Returning briefly to America, Chair Yellen's intimation of a possible hike in December was initially dismissed by investors but has now gained a measure of credibility. Post-Yellen, a number of major hedge fund managers and other market players made the point that the zero interest rate policy may have outlived its usefulness, and that it was time for the Fed to be 'normalising' rates. Dollar bulls bought aggressively on those sentiments.
In the True North, Friday's release of July Retail Sales (-0.1% vs call +0.1%) and CPI (+1.1% yoy vs call +1.4%) disappointed and subsequently fueled a major selloff in CAD as core inflation hit a 2-year low. The currency had actually rallied sharply post-Fed and briefly traded under 1.3000 before losing ground, ending the week at virtually the same level it had started last Monday. This week sees nothing until July GDP on Friday. It will be worth a look, as Q2 growth ended sharply stronger than expected.
Down Under, the AUD was the big winner on the week. Philip Lowe was sworn in as new governor of the Reserve Bank of Australia and made a number of interesting remarks. Of note to investors, Mr. Lowe indicated the RBA would look at cutting administered rates from 1.50% to 1.25% depending on economic conditions, but appeared to rule out any sort of QE or 'highly unconventional monetary policy' as he termed it. Aussie rates, even if cut (and Mr. Market is giving that possibility 50/50 odds), are still relatively high and the currency bounced higher.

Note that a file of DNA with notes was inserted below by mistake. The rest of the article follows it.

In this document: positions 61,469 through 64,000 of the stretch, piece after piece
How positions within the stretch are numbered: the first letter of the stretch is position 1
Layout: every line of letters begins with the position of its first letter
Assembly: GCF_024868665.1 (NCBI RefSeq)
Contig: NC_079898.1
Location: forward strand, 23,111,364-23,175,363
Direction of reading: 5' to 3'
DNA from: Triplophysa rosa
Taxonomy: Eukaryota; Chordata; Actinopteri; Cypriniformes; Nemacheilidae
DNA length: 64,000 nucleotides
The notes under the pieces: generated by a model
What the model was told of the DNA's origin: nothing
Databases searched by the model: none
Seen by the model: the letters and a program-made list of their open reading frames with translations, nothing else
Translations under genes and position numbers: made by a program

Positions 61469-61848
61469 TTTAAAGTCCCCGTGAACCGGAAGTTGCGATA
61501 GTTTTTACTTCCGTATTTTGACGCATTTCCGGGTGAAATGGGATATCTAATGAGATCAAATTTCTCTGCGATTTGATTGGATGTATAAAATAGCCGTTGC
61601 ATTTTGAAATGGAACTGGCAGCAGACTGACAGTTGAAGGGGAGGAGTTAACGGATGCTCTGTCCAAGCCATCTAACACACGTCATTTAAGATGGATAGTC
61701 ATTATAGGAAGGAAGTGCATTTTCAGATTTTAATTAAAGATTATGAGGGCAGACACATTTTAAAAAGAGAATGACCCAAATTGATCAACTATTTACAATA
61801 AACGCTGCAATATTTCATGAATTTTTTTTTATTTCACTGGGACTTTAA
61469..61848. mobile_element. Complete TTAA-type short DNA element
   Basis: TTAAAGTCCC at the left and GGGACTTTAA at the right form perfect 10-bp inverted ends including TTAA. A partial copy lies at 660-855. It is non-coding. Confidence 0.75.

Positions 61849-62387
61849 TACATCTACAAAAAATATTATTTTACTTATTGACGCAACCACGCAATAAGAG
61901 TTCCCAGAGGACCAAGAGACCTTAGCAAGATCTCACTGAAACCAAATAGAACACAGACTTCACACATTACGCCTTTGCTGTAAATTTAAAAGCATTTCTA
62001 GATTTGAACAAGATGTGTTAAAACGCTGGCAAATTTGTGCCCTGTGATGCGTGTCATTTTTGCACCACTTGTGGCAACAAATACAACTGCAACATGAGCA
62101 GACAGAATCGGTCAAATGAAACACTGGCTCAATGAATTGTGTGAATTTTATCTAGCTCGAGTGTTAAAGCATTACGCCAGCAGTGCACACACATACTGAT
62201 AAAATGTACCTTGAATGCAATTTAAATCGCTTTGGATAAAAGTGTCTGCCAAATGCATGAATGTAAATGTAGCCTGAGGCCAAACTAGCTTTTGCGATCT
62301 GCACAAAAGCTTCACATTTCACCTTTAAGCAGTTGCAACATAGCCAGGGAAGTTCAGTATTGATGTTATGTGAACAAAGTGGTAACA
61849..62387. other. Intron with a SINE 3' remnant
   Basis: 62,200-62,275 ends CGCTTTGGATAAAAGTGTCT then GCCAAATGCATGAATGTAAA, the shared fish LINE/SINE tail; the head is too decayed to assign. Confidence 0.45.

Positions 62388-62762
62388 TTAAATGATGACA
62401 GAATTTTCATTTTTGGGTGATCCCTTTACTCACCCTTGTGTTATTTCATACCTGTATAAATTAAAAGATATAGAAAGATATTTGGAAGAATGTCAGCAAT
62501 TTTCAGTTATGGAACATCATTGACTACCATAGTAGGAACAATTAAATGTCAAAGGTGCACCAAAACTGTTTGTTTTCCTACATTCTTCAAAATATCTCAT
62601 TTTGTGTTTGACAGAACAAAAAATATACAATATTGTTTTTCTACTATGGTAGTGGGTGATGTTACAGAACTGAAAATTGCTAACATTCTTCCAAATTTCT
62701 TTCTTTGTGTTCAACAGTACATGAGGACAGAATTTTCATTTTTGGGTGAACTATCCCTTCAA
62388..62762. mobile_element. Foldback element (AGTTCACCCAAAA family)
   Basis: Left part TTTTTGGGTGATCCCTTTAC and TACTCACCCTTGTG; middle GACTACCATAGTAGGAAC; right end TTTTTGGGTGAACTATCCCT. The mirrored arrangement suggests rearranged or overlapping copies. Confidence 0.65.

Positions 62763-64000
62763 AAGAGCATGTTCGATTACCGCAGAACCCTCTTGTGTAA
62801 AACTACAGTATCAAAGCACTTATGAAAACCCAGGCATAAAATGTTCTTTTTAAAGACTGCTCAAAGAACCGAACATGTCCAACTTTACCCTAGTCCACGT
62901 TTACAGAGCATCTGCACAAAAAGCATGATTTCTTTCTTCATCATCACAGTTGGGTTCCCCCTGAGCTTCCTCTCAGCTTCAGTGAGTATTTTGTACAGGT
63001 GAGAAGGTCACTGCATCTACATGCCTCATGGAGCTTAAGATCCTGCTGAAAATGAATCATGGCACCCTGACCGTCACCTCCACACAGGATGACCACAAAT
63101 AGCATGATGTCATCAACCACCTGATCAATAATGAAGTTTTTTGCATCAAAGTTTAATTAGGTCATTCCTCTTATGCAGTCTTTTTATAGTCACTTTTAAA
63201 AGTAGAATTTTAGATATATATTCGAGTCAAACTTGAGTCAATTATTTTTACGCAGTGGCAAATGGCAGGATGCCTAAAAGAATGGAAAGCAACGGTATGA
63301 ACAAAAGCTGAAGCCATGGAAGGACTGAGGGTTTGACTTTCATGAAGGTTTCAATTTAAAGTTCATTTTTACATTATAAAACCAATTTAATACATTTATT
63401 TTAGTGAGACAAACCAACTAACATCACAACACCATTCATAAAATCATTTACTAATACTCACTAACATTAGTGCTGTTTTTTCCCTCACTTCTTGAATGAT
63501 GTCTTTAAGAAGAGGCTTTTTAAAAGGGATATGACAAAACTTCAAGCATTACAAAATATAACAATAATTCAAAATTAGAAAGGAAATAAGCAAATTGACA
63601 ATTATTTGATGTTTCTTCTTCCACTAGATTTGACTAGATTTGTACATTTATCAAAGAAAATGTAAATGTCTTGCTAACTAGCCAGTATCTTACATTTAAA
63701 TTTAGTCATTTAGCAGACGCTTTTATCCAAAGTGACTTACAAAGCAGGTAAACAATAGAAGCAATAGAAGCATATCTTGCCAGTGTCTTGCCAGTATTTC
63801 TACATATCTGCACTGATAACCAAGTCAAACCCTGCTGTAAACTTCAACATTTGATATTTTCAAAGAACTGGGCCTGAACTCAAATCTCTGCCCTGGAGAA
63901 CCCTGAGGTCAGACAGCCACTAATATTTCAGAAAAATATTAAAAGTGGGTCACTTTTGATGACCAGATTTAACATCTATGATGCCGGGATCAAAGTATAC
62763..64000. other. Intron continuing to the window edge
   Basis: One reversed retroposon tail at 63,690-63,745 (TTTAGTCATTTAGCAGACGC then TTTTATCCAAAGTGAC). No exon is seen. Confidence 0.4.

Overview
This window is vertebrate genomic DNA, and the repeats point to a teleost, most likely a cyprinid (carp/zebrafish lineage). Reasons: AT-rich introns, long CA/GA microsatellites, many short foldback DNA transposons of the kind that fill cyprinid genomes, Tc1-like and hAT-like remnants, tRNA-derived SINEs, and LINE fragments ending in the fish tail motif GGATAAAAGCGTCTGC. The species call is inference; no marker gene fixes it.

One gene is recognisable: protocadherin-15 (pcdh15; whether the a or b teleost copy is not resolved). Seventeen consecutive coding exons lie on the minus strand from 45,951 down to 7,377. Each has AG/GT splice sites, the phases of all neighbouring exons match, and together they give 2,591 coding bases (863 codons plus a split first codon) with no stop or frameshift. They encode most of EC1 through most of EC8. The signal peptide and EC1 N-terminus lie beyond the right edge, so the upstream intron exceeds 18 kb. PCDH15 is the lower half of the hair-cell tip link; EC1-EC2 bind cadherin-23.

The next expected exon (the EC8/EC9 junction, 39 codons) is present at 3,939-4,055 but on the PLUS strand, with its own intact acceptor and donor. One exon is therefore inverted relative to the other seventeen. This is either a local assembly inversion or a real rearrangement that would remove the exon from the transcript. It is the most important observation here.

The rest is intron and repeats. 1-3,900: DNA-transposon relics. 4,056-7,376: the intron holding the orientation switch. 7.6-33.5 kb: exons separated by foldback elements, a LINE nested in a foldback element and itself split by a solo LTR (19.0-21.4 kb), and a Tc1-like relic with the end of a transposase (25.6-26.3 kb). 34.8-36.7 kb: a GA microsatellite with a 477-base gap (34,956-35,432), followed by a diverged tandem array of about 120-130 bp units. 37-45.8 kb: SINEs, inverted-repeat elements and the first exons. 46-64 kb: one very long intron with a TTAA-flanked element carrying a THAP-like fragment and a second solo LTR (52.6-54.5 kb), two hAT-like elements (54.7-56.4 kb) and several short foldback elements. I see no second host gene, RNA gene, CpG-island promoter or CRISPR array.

There was little of note in the Eurozone, save for the ongoing banking crisis which, presumably, will be resolved either by bailout or muddling through, although the latter appears increasingly ineffective. Germany's namesake bank, Deutsche Bank, beset already on many fronts, was slapped with a $14 billion USD fine for mortgage irregularities and may be forced to seek state aid to pay it. And in Italy, Monti dei Paschi, the ancient Italian banking house whose many woes have been detailed on this newsletter before, may finally have to seek a state bailout. The politics of any rescue are extremely messy and, given an upcoming constitutional referendum in
November, area politicians are loathe to get involved, given the implicit 'QuItaly" (Italian version of Brexit) nature of the vote. But events may force their hand.
In the UK, about the only event of note was the high-profile resignation of treasury official Jim O'Neill, one-time chief economist with Goldman Sachs. Mr. O'Neill is widely known for coining the phrase "BRICS", an acronym for the emerging economies of Brazil, Russia, India, China and South Africa; and resigned amid reported tensions over Theresa May's approach to China.
The takeaway from all this is quite straightforward. Central banks, for good or for ill, are still in the driver's seat, none more so than the Fed. This week sees a large number of US economic releases as well as a bevy of Fed speakers – in addition to the statistics there will doubtless be a wide range of opinions expressed by the Fed members – and investors will have the unhappy task of dissecting these, respectively, numbers and words for clues to Fed thinking going forward.